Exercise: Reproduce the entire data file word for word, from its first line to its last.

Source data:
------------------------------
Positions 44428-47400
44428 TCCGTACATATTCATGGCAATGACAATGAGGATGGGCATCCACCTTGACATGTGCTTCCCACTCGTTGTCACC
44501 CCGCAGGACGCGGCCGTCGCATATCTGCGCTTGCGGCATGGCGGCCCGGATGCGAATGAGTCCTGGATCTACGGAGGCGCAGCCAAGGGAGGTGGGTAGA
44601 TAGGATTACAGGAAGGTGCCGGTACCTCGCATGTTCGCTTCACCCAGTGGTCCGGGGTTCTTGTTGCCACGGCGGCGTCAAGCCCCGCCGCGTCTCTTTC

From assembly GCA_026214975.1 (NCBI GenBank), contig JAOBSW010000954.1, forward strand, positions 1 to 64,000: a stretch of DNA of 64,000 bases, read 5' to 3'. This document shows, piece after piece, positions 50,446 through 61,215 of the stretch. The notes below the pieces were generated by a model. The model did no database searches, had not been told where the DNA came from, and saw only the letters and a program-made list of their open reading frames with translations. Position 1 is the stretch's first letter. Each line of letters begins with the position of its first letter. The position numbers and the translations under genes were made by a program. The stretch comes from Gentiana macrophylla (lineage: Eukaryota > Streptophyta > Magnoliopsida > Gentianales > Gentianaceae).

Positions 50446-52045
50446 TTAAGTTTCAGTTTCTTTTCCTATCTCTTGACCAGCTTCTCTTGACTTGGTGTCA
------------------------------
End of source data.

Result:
Positions 44428-47400
44428 TCCGTACATATTCATGGCAATGACAATGAGGATGGGCATCCACCTTGACATGTGCTTCCCACTCGTTGTCACC
44501 CCGCAGGACGCGGCCGTCGCATATCTGCGCTTGCGGCATGGCGGCCCGGATGCGAATGAGTCCTGGATCTACGGAGGCGCAGCCAAGGGAGGTGGGTAGA
44601 TAGGATTACAGGAAGGTGCCGGTACCTCGCATGTTCGCTTCACCCAGTGGTCCGGGGTTCTTGTTGCCACGGCGGCGTCAAGCCCCGCCGCGTCTCTTTC

From assembly GCA_026214975.1 (NCBI GenBank), contig JAOBSW010000954.1, forward strand, positions 1 to 64,000: a stretch of DNA of 64,000 bases, read 5' to 3'. This document shows, piece after piece, positions 50,446 through 61,215 of the stretch. The notes below the pieces were generated by a model. The model did no database searches, had not been told where the DNA came from, and saw only the letters and a program-made list of their open reading frames with translations. Position 1 is the stretch's first letter. Each line of letters begins with the position of its first letter. The position numbers and the translations under genes were made by a program. The stretch comes from Gentiana macrophylla (lineage: Eukaryota > Streptophyta > Magnoliopsida > Gentianales > Gentianaceae).

Positions 50446-52045
50446 TTAAGTTTCAGTTTCTTTTCCTATCTCTTGACCAGCTTCTCTTGACTTGGTGTCA